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Than are dreamt of in your philosophy.
you know aught of me:- This not to do,
most need help you! Ghost. [Beneath.] Swear. Ham. Rest, rest, perturbed spirit 23! So,gentlemen,
22 The quarto 1604 reads—this do swear.' The construction of this passage is rather embarrassed, but the sense is sufficiently obvious without explanation.
23 • Shakspeare has riveted our attention to the ghost by a succession of forcible circumstances :--by the previous report of the terrified sentinels,—by the solemnity of the hour at which the phantom walks,-by its martial stride and discriminating armour, visible only per incertam lunam, by the glimpses of the moon,-by its long taciturnity, by its preparation to speak, when interrupted by the morning cock,-by its mysterious reserve throughout its first scene with Hamlet,—by his resolute departure with it, and the subsequent anxiety of his attendants, -by its conducting him to a solitary angle of the platform, by its voice from beneath the earth,—and by its unexpected burst on us in the closet. Hamlet's late interview with the spectre must in particular be regarded as a stroke of dramatic artifice. The phantom might have told his story in the presence of the officers and Horatio, and yet have rendered itself as inaudible to them as it afterwards did to the queen. But suspense was the poet's object; and never was it more effectually created than in the present instance. Six times has the royal semblance appeared, but till now has been withheld from speaking. For this event we have waited with impatient curiosity, unaccompanied by lassitude, or remitted attention.'-Steevens.
With all my love I do commend me to you:
SCENE I. A Room in Polonius' House.
Enter POLONIUS and REYNALDO. Pol. Give him this money, and these notes, Rey
naldo. Rey. I will, my lord. Pol. You shall do marvellous wisely, good Rey
My lord, I did intend it.
Inquire me first what Danskers 1 are in Paris;
1 i. e. Danes. Warner, in his Albion's England, calls Den
As thus,-1 know his father, and his friends,
Rey. Ay, very well, my lord.
he's Addicted so and so ;-and there put on him What forgeries you please; marry, none so rank As may dishonour him ; take heed of that; But, sir, such wanton, wild, and usual slips, As are companions noted and most known To youth and liberty. Rey.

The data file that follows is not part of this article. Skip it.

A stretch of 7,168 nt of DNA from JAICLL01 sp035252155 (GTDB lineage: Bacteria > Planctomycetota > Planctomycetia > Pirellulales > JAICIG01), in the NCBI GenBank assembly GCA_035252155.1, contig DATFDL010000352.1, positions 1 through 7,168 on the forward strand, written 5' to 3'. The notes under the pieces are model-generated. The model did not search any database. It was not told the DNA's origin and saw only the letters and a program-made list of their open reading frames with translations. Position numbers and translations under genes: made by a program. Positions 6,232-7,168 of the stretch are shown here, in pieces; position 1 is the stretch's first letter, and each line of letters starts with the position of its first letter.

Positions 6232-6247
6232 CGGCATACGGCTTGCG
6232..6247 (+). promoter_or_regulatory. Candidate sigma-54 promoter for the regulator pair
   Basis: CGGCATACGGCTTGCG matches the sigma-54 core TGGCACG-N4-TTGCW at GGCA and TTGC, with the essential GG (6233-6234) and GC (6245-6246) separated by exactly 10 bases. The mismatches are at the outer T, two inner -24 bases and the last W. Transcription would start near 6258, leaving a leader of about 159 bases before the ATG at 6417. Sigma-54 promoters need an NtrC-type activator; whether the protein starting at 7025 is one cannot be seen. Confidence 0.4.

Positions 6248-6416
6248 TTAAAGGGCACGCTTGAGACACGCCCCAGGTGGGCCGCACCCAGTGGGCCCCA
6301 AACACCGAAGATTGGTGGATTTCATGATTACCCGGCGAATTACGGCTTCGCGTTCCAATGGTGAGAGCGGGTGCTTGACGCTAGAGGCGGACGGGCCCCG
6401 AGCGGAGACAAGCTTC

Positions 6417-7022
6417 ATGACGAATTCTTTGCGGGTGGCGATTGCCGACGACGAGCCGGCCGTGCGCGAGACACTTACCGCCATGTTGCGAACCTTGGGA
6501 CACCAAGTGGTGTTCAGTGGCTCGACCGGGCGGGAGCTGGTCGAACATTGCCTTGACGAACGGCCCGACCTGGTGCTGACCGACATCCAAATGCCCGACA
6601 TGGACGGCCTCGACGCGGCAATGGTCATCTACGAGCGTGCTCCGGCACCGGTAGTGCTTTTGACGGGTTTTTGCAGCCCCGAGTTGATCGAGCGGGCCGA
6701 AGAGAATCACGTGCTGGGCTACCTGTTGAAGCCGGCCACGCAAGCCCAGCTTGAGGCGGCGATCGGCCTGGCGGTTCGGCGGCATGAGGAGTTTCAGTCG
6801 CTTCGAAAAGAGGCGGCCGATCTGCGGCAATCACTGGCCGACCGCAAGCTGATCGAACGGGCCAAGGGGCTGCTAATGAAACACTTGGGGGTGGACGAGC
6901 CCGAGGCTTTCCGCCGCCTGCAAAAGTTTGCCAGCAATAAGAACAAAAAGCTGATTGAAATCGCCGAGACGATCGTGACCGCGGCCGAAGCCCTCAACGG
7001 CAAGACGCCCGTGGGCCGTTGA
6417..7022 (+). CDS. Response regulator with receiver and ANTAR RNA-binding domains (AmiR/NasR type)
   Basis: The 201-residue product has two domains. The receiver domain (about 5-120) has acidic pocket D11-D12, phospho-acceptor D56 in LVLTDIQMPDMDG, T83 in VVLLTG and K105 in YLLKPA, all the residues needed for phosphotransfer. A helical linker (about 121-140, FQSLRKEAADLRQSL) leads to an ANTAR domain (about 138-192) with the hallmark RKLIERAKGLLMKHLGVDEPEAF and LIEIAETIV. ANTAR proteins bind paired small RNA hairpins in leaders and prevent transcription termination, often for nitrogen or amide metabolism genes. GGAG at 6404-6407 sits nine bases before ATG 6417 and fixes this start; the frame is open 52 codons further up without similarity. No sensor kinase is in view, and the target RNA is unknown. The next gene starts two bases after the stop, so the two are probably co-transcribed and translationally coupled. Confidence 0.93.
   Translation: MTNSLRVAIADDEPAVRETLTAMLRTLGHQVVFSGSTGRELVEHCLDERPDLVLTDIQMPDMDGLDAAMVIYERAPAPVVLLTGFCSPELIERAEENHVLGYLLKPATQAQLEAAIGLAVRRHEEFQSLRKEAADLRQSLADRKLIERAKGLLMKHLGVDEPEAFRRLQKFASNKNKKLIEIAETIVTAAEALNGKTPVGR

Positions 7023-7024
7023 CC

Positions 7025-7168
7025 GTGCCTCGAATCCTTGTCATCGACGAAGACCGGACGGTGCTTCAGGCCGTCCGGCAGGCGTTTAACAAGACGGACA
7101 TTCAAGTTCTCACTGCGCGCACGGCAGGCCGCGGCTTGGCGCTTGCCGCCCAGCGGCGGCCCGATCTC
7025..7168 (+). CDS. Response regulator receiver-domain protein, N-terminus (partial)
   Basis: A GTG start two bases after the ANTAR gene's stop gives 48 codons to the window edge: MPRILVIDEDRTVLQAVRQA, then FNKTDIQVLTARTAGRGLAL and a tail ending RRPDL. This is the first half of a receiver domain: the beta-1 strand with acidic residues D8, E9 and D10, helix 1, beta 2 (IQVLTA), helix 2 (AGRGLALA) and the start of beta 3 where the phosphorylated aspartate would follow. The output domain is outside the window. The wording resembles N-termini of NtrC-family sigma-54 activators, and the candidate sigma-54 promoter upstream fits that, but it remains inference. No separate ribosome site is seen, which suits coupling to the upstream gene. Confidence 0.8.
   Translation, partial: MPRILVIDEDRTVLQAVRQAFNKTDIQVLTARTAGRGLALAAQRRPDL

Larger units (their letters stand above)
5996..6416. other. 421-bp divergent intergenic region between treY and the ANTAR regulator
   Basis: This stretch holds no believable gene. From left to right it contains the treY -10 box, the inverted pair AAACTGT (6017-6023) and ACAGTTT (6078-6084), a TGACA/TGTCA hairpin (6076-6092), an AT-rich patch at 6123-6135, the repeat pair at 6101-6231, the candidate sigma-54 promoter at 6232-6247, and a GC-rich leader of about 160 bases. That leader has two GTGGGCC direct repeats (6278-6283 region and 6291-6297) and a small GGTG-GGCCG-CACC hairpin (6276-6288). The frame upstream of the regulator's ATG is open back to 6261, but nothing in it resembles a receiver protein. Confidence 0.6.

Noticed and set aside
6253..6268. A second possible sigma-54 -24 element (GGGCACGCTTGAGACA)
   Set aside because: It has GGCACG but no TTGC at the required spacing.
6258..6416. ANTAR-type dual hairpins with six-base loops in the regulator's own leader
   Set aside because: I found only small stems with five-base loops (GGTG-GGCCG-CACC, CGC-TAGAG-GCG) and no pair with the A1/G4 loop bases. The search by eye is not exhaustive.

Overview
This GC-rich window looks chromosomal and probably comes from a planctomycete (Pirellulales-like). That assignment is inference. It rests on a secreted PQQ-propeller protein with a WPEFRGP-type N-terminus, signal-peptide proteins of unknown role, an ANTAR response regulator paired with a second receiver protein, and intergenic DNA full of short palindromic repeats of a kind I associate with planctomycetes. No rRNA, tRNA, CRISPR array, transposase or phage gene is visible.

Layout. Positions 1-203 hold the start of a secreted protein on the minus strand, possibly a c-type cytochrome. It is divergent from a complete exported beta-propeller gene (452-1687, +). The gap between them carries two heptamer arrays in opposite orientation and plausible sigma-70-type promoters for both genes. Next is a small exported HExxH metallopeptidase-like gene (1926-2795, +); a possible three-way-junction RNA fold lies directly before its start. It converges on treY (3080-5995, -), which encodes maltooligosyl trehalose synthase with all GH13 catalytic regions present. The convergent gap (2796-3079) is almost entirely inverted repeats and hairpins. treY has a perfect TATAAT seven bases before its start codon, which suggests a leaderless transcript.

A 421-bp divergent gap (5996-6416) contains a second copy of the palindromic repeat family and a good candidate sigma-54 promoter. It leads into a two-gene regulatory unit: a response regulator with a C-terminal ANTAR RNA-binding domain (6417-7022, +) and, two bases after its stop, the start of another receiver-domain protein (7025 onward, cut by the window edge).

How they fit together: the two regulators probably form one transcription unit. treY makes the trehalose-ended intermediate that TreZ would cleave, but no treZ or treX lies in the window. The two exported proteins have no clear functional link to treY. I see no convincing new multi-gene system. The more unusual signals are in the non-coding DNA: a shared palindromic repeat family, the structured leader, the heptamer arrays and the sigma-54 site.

As gaming, my lord. Pol. Ay, or drinking, fencing ?, swearing, quar
relling, Drabbing :—You may go so far.
Rey. My lord, that would dishonour him.
Pol. 'Faith, no; as you may season it in the charge.
But, my good lord,
Ay, my lord, I would know that. Pol.
Marry, sir, here's my drift; 2 • The cunning of fencers is now applied to quarrelling : they thinke themselves no men, if for stirring of a straw, they prove not their valure uppon some bodies fleshe.'- Gosson's Schole of Abuse, 1579.
3• A wildness of untamed blood, such as youth is generally assailed by.'
And, I believe, it is a fetch of warrant:
Your party in converse,
Very good, my lord.
Rey. At, closes in the consequence.
Pol. At, closes in the consequence,-Ay, marry; He closes with you thus :- I know the gentleman ; I saw him yesterday, or t'other day, Or then, or then; with such, or such ; and, as you say, There was he gaming; there o’ertook in his rouse; There falling out at tennis : or, perchance, I saw him enter such a house of sale (Videlicit, a brothel), or so forth. See you now; Your bait of falsehood takes this
of truth : And thus do we of wisdom and of reach, With windlaces, and with assays of bias”, By indirections find directions out; So, by my former lecture and advice, Shall you my son: You have me, have you not?
Rey. My lord, I have.
4 So, for so forth, as in the last act:- Six French rapiers and poniards with their assigns, as girdle, hanger, and so.'
5 i. e. by tortuous devices and side essays. “To assay, or rather essay, of the French word essayer, tentare,' says Baret.
God be wi
fare you well. Rey. Good my lord, Pol. Observe his inclination in yourself. Rey. I shall, my lord. Pol. And let him ply his musick. Rey.
Well, my lord.
[Exit. Enter OPHELIA. Pol. Farewell !-How now, Ophelia? what's the
matter ? Oph. 0, my lord, my lord, I have been so af
frighted! Pol. With what, in the name of heaven?
Oph. My lord, as I was sewing in my closet,
Pol. Mad for thy love?
My lord, I do not know;
What said he? Oph. He took me by the wrist, and held me hard; Then
goes he to the length of all his arm ; And, with his other hand thus o'er his brow, He falls to such perusal of my face, As he would draw it. Long stay'd he so; At last, -a little shaking of mine arm, And thrice his head thus waving up and down,
6 i. e. in your own person, personally add your own observations of his conduct to these inquiries respecting him.
? Hanging down like the loose cincture which confines the fetters or gyves round the ancles.